A PLANNING application is set to be submitted within the next few days as part of a property company’s plans to redevelop the centre of Harrogate.
Lateral Property Group intends to apply for permission to upgrade and improve Harrogate House at 33-35 Parliament Street.
The company is also behind the current proposals to pedestrianise the area to create a modern town square and shopping area and described the upcoming plans as the first phase in a series of proposals for Parliament Street.
The building, which is currently occupied by Multiyork at the ground floor level, could undergo a transformation to include retail, restaurant and residential use and to change the appearance of the building.
Lateral’s managing director Philip Lunn said: “This is an opportunity to enhance the quality and appearance of the building.
“This will benefit Parliament Street as a whole in terms of the nature of uses proposed and the improvements to the appearance of Harrogate House, arguably Harrogate’s ugliest building. I sincerely hope we can transform this ugly duckling into a swan.”
The building has previously been criticised by author Bill Bryson as “a sixties block that rises, like some kind of half-witted practical joke, a dozen or so storeys into the air in a long street of innocuous Victorian structures”. Lateral said it intends to give the street a “fresh look” to integrate with the historic buildings in the area, which it describes as a key gateway to the Montpellier Quarter and surrounding attractions.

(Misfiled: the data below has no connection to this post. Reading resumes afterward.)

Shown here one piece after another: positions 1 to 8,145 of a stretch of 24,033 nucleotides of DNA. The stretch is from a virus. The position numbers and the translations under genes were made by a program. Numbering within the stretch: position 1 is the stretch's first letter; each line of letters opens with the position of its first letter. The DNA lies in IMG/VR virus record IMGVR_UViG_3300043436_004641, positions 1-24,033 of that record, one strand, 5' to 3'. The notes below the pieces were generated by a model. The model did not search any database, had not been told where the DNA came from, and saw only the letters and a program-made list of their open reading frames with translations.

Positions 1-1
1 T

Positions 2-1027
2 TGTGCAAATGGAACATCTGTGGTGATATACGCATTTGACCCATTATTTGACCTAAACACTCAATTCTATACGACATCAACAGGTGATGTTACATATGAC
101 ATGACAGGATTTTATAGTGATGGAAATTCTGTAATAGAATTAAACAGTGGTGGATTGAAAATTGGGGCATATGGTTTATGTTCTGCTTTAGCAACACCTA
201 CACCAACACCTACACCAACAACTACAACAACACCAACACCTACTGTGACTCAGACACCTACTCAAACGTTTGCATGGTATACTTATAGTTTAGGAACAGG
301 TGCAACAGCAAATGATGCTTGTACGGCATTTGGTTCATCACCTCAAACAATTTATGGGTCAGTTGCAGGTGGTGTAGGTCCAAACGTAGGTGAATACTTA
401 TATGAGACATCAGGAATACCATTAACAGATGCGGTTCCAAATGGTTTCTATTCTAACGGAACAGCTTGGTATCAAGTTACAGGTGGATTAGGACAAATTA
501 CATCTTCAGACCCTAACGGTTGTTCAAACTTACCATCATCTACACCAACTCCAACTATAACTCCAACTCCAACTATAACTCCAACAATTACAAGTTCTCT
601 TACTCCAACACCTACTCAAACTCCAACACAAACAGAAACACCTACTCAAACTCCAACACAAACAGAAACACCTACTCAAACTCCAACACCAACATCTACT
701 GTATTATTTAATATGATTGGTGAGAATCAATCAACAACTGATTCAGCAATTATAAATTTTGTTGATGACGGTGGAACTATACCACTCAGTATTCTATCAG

Meanwhile, the debate over the company’s proposals to pedestrianise Parliament Street and re-route traffic down Montpellier Hill has continued to rage this week. Among those raising concerns were Bettys and historian and Advertiser columnist Malcolm Neesam, both of whom said their comments in favour of the plans had been taken out of context by the developer.
Both Mr Neesam and Andrew Baker, the new group chief executive of Bettys and Taylors, said while they had offered their personal support to outline proposals to improve Parliament Street, this support wasn’t an endorsement of the plan in its entirety as implied. Mr Baker said a full consultation with the public was needed to ensure the whole plan was the best idea for Harrogate, while Mr Neesam said he did not think the plans to divert traffic down Montpellier Hill would ever be accepted.
Business leaders have this week provisionally welcomed the plans following a presentation to Harrogate Chamber of Trade and Commerce by Mr Lunn.
Chamber president Simon Cotton said: “We want to encourage and see investment in the town and see developers like Philip putting forward proposals and then those with the expertise being allowed to scrutinise them and put forward amendments.”
Numerous other readers have given their views about the proposals and, while the majority were not against the idea of improving Parliament Street, most raised serious concerns about the impact for vehicles, including buses, if traffic were re-routed.
l For more on this story, see Letters on Page 6, Bygone Harrogate on Page 12 and Business on Page 16.